By Bob Loehne



For the past year we have bandied about with our video claiming that Saluda is America's Steepest Class-1 Grade. Frankly, I expected to see a challenge or two taking shots at our claim, but as yet no one has.

We often have talked about percent of grade and simply used that rather ambiguous figure as the measure of each hill's might. Interestingly, railroads don't pay a lot of attention to a percent of grade figure for their operational planning. Let's take a look at three Southern grades and the respect SR and NS have paid them over the years.

Saluda, NC - Average grade about 4.7%; max perhaps 5.4%. A number of people say though steepest, it is not toughest to climb.

Andrews, NC - Red Marble Mountain is a bear to climb from Nantahala to Topton; Average grade maybe 4.4%, max 4.8%.

Balsam, NC - Balsam Mountain, home of highest railroad station east of Rockies; average grade about 4.0%, max 4.5%.

After steepness, track curvature plays the greatest havoc with uphill trains. A 10 curve increases the apparent grade by 4/10 of one percent; an S-turn with two 13 curves adds one full percent. Of these SR inclines, the RR gives more respect to the climb over Red Marble Mountain, which is notorious for its continued winding turns. On Saluda, the bend at Sand Cut (3% grade) is the hill's only tight turn. Let's look at the 1986 NS Carolina Timetable #2 to see how Saluda compares with Balsam and Red Marble (Topton).



Route GP50/B36-7 GP30/35/38 SD9/7
Approx Level* 8,000 6,050 4,550


Andrews-Topton 750 550 400
Addie-Balsam 600 450 300


Nantahala-Topton 550 400 300
Melrose-Saluda 565 430 300
Old Fort-ASH 1,050 825 600

* Info from Mr. Richard Kimball,
NS Asst. Dir. of Ops. & Locos;
NS Eastern Div. Timetable 10/29/89,
page 61, Donnaha-Elkin segment


Notice that the drive up Red Marble from Nantahala Gorge has the lowest rating.  A GP50 could haul a 565 ton train up Saluda, but it would have to off load 15 tons of cargo to haul the same train west up to Topton.

That's what the book says. What about the engineers? I've talked to several and they are in virtual agreement: Saluda is dangerous, always a heartbeat away from a runaway. But Red Marble and Balsam are both worse! Given the choice, they were unanimous in their preference to run Saluda.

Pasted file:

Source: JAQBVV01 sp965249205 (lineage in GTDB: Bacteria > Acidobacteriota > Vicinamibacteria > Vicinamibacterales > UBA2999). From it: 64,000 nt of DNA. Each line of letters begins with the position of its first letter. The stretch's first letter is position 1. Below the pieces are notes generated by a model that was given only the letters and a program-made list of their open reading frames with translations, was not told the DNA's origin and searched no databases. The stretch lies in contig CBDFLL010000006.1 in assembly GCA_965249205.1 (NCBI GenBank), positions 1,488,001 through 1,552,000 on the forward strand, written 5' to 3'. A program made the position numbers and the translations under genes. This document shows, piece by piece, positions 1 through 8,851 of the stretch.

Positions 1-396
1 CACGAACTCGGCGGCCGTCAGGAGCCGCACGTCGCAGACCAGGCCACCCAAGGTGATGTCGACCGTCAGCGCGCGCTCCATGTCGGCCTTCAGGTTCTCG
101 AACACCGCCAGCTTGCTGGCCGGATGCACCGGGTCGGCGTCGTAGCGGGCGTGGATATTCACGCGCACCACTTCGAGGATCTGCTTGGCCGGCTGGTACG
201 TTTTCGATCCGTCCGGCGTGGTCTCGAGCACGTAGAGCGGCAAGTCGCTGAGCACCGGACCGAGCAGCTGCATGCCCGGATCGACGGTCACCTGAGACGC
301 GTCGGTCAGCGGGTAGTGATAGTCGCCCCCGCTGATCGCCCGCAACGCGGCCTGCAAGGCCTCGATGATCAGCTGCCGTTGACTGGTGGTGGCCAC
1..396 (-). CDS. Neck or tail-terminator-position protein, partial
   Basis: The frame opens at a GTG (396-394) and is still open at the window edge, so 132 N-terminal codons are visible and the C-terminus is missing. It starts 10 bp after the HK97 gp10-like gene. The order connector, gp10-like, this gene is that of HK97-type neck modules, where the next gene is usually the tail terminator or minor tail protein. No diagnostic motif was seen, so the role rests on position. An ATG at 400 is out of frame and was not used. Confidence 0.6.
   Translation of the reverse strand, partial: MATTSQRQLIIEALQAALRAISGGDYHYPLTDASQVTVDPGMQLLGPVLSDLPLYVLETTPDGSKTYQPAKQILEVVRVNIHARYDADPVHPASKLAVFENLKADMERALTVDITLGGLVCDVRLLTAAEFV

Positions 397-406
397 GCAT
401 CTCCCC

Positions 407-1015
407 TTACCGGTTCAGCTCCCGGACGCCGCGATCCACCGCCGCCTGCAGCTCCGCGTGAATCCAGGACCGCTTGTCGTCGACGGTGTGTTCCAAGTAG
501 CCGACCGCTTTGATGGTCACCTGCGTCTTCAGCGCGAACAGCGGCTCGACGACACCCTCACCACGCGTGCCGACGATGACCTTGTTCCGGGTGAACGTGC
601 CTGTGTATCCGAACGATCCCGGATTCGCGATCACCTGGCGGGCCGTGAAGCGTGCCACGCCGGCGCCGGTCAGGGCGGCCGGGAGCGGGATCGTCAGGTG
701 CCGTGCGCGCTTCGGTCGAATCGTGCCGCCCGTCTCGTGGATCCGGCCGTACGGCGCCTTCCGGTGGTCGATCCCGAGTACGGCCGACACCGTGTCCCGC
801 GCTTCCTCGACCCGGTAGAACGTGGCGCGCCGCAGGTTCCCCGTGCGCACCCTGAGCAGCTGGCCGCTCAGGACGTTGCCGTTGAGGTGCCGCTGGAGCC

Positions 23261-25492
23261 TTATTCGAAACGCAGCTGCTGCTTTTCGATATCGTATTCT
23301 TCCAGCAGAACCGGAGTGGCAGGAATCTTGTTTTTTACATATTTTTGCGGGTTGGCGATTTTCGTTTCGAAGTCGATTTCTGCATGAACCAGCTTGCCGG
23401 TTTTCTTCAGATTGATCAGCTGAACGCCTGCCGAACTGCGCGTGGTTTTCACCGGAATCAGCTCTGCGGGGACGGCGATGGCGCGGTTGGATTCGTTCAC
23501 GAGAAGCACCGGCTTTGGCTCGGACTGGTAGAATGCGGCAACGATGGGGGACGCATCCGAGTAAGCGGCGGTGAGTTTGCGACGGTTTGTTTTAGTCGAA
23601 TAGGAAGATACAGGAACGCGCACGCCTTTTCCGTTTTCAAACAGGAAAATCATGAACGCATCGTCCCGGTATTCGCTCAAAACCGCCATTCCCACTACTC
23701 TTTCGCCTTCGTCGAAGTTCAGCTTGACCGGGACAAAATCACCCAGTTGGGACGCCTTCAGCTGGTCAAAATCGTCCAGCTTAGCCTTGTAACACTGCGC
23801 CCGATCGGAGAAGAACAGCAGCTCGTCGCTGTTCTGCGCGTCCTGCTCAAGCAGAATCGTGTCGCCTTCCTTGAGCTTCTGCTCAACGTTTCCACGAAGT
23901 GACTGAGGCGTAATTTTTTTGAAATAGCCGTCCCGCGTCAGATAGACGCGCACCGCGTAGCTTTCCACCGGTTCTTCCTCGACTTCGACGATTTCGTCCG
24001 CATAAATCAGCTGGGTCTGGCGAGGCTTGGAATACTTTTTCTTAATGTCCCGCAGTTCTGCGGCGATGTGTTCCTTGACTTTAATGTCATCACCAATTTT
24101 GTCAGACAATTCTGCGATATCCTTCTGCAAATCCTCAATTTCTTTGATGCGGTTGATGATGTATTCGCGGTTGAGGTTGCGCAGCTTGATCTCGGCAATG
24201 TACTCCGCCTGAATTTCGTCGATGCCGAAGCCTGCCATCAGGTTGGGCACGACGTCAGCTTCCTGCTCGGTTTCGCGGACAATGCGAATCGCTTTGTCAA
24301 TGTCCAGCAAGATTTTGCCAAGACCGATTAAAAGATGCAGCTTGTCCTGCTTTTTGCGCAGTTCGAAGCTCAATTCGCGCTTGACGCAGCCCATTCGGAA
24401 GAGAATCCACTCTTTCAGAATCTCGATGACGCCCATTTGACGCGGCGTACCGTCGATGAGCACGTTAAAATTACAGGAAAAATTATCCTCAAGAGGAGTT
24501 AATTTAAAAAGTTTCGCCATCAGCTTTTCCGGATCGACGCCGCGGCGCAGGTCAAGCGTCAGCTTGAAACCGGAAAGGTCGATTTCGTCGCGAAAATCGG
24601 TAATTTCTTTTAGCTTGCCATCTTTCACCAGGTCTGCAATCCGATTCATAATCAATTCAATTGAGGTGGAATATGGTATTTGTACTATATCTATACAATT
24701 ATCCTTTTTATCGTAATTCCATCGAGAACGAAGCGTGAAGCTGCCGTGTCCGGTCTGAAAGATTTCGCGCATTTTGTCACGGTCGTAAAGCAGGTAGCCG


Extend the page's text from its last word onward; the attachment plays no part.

But this is a different age for those old Murphy Branch grades. The line fran Dillsboro (as far southwest from Asheville as Saluda is southeast) was transferred to the Great Smoky Mountains Railway which operates the line to its end at Murphy. While NS allows no passenger activity on Saluda, GSMR treats excursion passengers to the delights, thrills and smoking brakes of the steep Red Marble grade.

To give you an idea how different engines have been classed for the grind up Saluda, I used several old NS and SR timetables to create the following chart going back to the 40's.



Route Melrose Hndrsnvlle
Engines to Saluda to Ashvlle
SD-50/60, C36-7/39-8 860 2,900
SD-40/45, C30-7,U33C 580 2,050
GP-40X/50/59, SD-24/35
565 1,885
GP-30/35/38/40, U23B 430 1,450
AIM, SW-1500, MP-15
300 1,000

For the young at heart ,   STEAM!

Ks 2-8-0 300 1,200
Ms 2-8-2 350 1,400
Ss 2-10-2 (Patterson's) 500 2,000
Ls-2 2-8-8-2  550 2,350

I find it amazing that for all the extra wheels that come with an Ls-2, it could take only 50 more tons over Saluda than Mr. Patterson's helper or 15 tons less than an Don SD-35 or a GE 830-7A.

For normal freights in the 50's and 60's the SR ran sets of 5 or 6 F-units (Biddix' crash had six) over Saluda, while from the late 60's to 80's railfans mostly saw SD35/40/45's. Now, officials call for the hi adhesion 6-axle END SD-50/60 and GE C39/408 for most trains. Interestingly, because 2 or 3 of these units together have just one quality source of brake line air, engineers prefer 3 SD-40's for 3 great air supplies.